Red Bubble Goes Stateside

A panel of six cartoons showing a man capturing and harnessing a giraffe, then transporting it to Parliament House to graze.

There are a handful of commonly offered excuses for why global technology business doesn't fall over itself to exist in the Australian economy as opposed to elsewhere.  The most earnest among those providing explanations are government departments who oversee the genuinely bizarre regulatory processes that are unique to Australia and are the real reasons why business doesn't flock down under, as well as the sections of the entertainment industry who'd like additional pressure in the form of criminal sanctions on downloading movies and music.  The government says we aren't overregulated, it's just we need more investment in innovation.  Hollywood says business won't make movies and music here because it'll be stolen, despite a continued complete lack of evidence that there's any meaningful impact from piracy on bottom lines.

Red Bubble is a spot-producer of merchandise. Its userbase create designs and upload them in prescribed formats for them to be bought by others in the form of completed tshirts, coffee mugs etc.  I used them in the past to print tshirts, stickers etc. of this cartoon which explained how to graze giraffes on crown land as part of an anti censorship campaign - dealing with matters of crime on the Internet as livestock grazing on crown land is - means the material is censored in Australia.

That's why I received an email from them yesterday, updating their user agreement.  A salient point in it was;

The User Agreement was previously governed by Australian Law. It will now be governed by California Law. This will make running sweepstakes and competitions less complicated and will open up more opportunities for charity related promotions and co-ventures.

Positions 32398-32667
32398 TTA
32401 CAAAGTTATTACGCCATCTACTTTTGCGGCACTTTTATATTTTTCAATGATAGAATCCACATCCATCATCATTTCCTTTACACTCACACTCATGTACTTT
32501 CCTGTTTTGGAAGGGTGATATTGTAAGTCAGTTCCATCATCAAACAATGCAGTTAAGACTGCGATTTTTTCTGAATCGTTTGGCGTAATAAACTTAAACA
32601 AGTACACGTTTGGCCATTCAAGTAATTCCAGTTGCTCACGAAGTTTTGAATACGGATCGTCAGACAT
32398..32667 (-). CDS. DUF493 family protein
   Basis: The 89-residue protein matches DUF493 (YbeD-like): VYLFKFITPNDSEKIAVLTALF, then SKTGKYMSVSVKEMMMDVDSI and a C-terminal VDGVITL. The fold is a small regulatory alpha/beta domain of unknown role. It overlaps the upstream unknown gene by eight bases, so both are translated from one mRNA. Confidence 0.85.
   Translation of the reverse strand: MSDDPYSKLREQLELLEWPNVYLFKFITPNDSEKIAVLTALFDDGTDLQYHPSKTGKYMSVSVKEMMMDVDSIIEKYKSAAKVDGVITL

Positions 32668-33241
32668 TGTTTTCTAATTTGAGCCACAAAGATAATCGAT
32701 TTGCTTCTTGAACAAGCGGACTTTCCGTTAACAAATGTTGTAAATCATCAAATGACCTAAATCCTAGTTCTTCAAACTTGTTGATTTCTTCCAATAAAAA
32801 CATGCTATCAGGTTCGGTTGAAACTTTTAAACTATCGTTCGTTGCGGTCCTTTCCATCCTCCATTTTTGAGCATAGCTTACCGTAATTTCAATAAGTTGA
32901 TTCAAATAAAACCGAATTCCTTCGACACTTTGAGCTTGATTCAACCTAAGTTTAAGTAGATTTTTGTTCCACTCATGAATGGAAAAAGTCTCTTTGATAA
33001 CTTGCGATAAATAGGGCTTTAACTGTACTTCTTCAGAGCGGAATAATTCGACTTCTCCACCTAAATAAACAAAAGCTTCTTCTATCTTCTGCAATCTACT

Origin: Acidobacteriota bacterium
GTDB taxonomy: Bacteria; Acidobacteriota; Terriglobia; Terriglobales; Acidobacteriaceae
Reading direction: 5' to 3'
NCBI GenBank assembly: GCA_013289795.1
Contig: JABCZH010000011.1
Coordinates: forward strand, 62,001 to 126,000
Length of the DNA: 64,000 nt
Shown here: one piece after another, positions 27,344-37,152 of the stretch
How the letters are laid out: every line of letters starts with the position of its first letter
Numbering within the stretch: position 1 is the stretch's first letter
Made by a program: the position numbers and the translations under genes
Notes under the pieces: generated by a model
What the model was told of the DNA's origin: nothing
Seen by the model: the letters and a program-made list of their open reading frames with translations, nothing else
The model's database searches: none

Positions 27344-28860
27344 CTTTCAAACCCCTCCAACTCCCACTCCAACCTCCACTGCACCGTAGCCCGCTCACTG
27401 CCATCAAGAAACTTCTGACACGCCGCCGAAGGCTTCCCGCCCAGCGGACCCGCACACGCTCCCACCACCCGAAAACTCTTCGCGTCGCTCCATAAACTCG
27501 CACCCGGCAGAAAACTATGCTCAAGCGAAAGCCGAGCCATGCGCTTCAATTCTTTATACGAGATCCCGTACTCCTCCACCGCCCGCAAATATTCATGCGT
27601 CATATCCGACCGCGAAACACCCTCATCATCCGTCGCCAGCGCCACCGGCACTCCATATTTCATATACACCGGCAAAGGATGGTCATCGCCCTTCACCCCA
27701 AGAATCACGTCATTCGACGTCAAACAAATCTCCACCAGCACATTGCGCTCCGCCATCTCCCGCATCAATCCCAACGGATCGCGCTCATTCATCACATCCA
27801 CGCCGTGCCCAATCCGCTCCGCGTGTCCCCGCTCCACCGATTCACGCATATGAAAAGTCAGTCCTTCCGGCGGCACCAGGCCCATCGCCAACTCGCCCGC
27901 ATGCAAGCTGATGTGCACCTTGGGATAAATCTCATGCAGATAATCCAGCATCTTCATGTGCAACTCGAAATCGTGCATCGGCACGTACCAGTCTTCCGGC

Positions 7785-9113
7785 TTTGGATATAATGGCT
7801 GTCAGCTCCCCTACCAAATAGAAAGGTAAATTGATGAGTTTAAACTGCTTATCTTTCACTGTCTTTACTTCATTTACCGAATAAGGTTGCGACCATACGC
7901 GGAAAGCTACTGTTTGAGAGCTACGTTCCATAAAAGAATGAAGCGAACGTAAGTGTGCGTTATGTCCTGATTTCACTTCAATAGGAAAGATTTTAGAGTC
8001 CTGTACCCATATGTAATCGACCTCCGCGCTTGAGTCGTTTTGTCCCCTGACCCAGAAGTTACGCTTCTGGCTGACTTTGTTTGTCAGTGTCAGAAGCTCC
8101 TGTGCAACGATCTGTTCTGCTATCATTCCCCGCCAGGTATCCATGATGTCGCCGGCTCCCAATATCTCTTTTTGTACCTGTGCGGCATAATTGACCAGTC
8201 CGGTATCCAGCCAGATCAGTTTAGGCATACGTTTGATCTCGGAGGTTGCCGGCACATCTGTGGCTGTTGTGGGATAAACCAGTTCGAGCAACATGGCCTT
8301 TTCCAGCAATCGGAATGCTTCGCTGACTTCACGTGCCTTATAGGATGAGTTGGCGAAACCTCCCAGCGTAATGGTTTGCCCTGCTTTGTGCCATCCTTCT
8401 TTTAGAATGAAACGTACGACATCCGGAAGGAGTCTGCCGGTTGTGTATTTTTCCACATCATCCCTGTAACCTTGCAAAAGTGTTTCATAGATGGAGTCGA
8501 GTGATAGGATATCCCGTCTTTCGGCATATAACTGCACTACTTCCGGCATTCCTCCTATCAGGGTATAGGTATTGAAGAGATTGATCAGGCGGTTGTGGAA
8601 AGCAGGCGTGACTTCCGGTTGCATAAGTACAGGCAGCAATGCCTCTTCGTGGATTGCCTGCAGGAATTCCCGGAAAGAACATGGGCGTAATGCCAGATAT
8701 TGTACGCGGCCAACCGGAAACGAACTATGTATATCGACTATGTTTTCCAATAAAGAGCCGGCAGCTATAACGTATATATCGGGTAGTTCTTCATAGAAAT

It will too. Running a competition or promotion in Australia is so complicated that while businesses like Red Bubble move offshore, there's a tiny offset to the economy in many businesses like Permitkings that have sprung up to help you navigate the byzantine legislative framework to run a competition here (for a fee).  Charity regulation is astonishing here too, while offshore a range of altruistic organisations are able to receive tax breaks and exemptions, Australian deductible gift recipients or "DGRs" are held to a much more circumscribed standard - you really have to be helping the homeless or orphans, advocacy and other less-noble-but-still-doing-good isn't supported.

Above and beyond the most difficult threat to business being successful in Australia is the censorship system. This is so complicated and so unique to Australia that Australia's official media censorship body, the Australian Classification Board invited 1378 game developers this month to a seminar in Sydney on how to not get censored, sued or fined. 49 attended.

Government and lobbyists can keep diverting attention to support their entrenched models of governance and business, but the reasons why the end of the mining boom is not going to be the start of the smart country is because we've banned smart.  Australia needs less regulation and more exemptions to the existing regulation if we want startups to be doing their IPO in AUD and not USD or INR.